Verizon’s advertising tracking tags drew Congressional rebuke
Making good on a January promise, Verizon Wireless customers, as of March 31, can opt out of a targeted advertising program powered by so-called supercookies.
Supercookies are an identification number used to track and tag Internet users for advertisement purposes. Unlike regular cookies, supercookies cannot be turned off, deleted or disabled.
Verizon spokeswoman Debra Lewis told the The New York Times that privacy is a “central consideration. As the mobile advertising ecosystem evolves and our advertising business grows, delivering solutions with best in-class privacy protections remains our focus.”
“As a reminder, we never share information with third parties that identifies our customers as part of our advertising programs,” she said.
To opt out, Verizon customers can visit the company website or call 866-211-0874.
The use of supercookies and related technology has long been a concern of privacy advocates as the customer data can easily be repurposed by marketing firms, intelligence agencies, law enforcement and other third parties without the user’s knowledge or consent.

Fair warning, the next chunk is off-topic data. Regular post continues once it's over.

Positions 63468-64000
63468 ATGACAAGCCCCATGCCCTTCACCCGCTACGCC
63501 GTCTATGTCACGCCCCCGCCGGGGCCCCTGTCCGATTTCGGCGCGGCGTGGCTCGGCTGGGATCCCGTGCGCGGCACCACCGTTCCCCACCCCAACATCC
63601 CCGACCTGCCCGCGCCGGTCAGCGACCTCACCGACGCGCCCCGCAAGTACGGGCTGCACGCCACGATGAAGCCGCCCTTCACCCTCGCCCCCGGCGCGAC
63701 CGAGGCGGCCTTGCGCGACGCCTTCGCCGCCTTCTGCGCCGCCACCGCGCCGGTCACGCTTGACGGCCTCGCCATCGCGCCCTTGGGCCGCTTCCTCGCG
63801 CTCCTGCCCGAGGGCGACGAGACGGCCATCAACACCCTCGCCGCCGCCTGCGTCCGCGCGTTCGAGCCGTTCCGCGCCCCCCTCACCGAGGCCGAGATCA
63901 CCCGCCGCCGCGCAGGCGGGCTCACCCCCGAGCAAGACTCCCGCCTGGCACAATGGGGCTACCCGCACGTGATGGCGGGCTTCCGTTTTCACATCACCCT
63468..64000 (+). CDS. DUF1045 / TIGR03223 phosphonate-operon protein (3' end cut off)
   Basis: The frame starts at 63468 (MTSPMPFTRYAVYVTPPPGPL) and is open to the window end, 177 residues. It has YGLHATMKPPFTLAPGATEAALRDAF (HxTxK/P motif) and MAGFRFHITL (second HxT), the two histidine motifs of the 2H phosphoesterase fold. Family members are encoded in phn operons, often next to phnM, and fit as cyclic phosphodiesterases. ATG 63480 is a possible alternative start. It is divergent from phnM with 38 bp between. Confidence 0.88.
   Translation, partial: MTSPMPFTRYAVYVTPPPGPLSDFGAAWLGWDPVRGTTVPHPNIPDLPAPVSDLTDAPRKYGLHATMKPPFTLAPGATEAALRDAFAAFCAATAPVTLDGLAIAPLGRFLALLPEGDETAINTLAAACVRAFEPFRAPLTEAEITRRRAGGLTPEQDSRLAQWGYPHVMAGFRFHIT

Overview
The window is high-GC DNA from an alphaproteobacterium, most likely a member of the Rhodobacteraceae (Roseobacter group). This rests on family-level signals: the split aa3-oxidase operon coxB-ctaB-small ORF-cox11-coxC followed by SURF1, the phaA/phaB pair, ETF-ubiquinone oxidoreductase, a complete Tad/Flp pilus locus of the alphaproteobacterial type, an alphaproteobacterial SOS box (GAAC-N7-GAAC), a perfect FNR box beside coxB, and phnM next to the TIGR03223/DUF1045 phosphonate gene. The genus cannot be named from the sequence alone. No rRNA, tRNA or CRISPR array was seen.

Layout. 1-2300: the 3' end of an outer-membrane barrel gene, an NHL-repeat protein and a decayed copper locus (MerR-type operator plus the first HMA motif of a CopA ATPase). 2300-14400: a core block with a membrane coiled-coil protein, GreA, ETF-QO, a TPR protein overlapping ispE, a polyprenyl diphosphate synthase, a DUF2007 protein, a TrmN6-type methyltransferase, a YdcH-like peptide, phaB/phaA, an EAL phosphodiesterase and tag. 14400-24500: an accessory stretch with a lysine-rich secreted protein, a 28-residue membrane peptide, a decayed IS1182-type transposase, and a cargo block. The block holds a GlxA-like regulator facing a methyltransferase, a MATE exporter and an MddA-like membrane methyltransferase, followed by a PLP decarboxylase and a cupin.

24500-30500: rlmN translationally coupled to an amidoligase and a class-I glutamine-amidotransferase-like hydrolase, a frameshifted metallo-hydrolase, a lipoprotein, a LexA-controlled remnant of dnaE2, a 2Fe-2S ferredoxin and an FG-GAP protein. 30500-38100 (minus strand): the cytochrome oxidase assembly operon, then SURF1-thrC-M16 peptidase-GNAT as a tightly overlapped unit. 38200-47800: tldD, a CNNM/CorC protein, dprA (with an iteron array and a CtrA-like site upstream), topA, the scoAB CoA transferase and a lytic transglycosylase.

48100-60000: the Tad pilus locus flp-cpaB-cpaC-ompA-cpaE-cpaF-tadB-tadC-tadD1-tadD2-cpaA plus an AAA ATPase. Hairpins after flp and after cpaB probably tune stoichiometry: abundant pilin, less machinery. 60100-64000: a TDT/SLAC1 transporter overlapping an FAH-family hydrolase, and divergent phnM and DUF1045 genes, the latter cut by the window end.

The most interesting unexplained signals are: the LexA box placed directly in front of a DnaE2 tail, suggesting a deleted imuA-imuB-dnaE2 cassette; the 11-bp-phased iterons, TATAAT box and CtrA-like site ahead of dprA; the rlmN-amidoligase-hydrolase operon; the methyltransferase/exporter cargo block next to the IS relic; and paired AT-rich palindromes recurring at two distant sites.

Senior Democratic members of the U.S. Senate Committee on Commerce, Science and Transportation on Jan. 20 asked Verizon Communications’ CEO Lowell McAdam whether the wireless division would continue to use supercookies.
From the joint statement: “As a majority of Americans are turning to their smart phones to access the Internet, it is even more critical that we remain vigilant in protecting the privacy of consumers when they use their mobile devices.”
The letter came in the wake of revelations that Turn, an online marketing firm, was using Verizon Wireless supercookies to track the browsing habits of the telecom company’s customers even when they had specifically enabled their privacy settings.
In February, U.S. Sen. Bill Nelson (D-Fla.) pushed for a Federal Trade Commission investigation into Verizon’s use of supercookies.
From a Feb. 6 statement, Nelson said, “This whole supercookie business raises the specter of corporations being able to peek into the habits of Americans without their knowledge or consent. That’s why I think we need to get to the bottom of this and perhaps new legislation.”